New analysis explores how GOP lawmakers are fueling far-right extremists like the Buffalo mass shooting

New analysis explores how GOP lawmakers are fueling far-right extremists like the Buffalo mass shooting
Far-right demonstrators marching with Nazi and Confederate flags at the Unite the Right rally in Charlottesville, Virginia in August 2017, Wikimedia Commons

The latest mass shooting, which claimed the lives of 10 Black victims in Buffalo, N.Y., has reignited concerns about dangerous rhetoric perpetuated by far-right media and conspiracy theorists. The Guardian's Cas Mudde recently explored how right-wing media and Republican lawmakers have contributed to this ongoing problem.

"The problem is, we can talk endlessly about better regulating social media or calling for even more funding and powers for public and private 'counter-terrorism' organizations, but none of that will make us safer as long as the broader conservative movement embraces and propagates far-right propaganda," wrote Mudde, who is also a professor for the University of Georgia's School of Public and International Affairs. "This is a point worth repeating, even if I and others have made it many times before."

Mudde went on to validate his point by highlighting how the Buffalo shooter's manifesto echoed dangerous talking points from far-right media. The disturbed terrorist referenced concerns about "the Left," America's "open borders," and immigration.

"The so-called 'manifesto' of the terrorist included a lot of the standard tropes of the far-right, including the so-called Great Replacement Theory. Often linked to antisemitism, this conspiracy theory holds that 'the Left' is supporting 'open borders' to replace the 'original people' with 'immigrants,' who are inferior and therefore easier to control. Variants of this theory go back to at least the original Populists of the mid-19th century, but in its current iteration it has been around since the start of the 1980s postwar far-right in Europe."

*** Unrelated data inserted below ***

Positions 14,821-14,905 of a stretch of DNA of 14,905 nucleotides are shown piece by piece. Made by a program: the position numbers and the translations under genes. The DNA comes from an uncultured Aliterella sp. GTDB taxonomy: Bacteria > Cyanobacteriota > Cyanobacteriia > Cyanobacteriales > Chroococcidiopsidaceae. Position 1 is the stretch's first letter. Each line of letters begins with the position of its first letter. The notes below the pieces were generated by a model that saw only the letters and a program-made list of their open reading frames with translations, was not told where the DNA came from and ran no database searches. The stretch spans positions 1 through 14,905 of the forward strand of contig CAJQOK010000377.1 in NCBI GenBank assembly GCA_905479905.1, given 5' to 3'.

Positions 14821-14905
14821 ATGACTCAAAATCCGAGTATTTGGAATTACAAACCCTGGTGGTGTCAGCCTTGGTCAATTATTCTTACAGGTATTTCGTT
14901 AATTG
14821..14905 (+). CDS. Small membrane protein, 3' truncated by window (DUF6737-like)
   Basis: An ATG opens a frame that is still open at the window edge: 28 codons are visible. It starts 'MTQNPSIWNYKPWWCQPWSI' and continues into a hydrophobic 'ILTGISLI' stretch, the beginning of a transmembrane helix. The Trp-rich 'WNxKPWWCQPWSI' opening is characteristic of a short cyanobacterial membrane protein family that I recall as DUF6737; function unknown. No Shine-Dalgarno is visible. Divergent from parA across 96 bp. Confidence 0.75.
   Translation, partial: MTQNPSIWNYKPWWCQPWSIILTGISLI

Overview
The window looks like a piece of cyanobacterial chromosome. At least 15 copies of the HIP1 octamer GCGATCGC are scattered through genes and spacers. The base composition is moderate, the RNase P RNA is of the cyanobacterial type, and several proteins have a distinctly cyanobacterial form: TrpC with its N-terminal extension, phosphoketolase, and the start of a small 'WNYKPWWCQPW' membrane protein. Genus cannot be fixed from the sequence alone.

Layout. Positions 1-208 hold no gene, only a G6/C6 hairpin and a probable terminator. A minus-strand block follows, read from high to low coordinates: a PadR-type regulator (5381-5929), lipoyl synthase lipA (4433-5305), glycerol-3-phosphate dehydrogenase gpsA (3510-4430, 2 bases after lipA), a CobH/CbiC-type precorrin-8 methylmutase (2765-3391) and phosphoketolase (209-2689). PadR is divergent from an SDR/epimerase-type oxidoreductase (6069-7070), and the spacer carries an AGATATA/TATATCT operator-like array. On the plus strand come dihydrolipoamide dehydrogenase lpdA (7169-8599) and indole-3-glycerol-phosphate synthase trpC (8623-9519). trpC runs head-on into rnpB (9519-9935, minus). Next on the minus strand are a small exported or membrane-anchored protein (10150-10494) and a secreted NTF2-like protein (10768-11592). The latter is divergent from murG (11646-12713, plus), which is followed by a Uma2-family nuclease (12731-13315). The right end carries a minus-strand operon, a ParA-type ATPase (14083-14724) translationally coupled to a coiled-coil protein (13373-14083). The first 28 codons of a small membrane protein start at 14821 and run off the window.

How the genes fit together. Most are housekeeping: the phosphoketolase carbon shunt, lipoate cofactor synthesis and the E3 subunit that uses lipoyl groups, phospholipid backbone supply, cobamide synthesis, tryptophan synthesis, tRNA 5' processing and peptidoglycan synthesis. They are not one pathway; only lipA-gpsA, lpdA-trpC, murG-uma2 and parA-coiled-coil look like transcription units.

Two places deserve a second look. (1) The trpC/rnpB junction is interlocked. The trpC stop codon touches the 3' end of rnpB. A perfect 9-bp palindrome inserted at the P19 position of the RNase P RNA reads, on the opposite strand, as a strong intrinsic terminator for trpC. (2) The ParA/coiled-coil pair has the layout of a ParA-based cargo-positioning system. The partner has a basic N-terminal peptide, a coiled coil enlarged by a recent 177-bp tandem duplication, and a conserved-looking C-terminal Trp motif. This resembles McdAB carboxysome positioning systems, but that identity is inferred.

He also expressed concern about Republican lawmakers' conflicting position on this topic. "Since the storming of the Capitol on 6 January 2021, I have had various informal conversations with people who work in Congress or in other state agencies about the far right," Mudde wrote. "They tell me that they want to talk about the threat it poses, but then rapidly narrow the focus to 'online radicalization' and violent groups with scary names like Atomwaffen Division or Feuerkrieg Division. This is not just because these groups get disproportionate attention in the media and the counter-terrorism industry, but because they are politically safe. These groups are so extreme that they are out of bounds for almost all political elites, even on the right. But they are also small and marginal."

He added, "This is not the case for most other more mainstream actors and ideas of the far right. In fact, their power is now so great in Washington, that it is almost impossible to come up with a term that is acceptable to both sides of the political spectrum. Republicans are skeptical about terms like 'far-right' and 'racism,' fearing this would include groups and ideas they sympathize with. This is not without reason."

"The Grand Old Party has become a far-right party that advances racist arguments in both implicit and explicit form. And many organizations within the broader “conservative” movement have followed suit, from Fox News to Turning Point USA."

With the direction the Republican Party is going toward, Mudde emphasized the reality America is facing as he offered a piece of advice to President Joe Biden and the Democratic Party.

"The sad reality is that fighting the far right has become a highly partisan affair in the United States," Mudde wrote. "Any attempt to make this a bipartisan effort means watering down of measures and limiting them to the most extremist fringes. If Biden and the Democrats really want to fight white supremacy, including institutional racism, they must do it without the Republican party."

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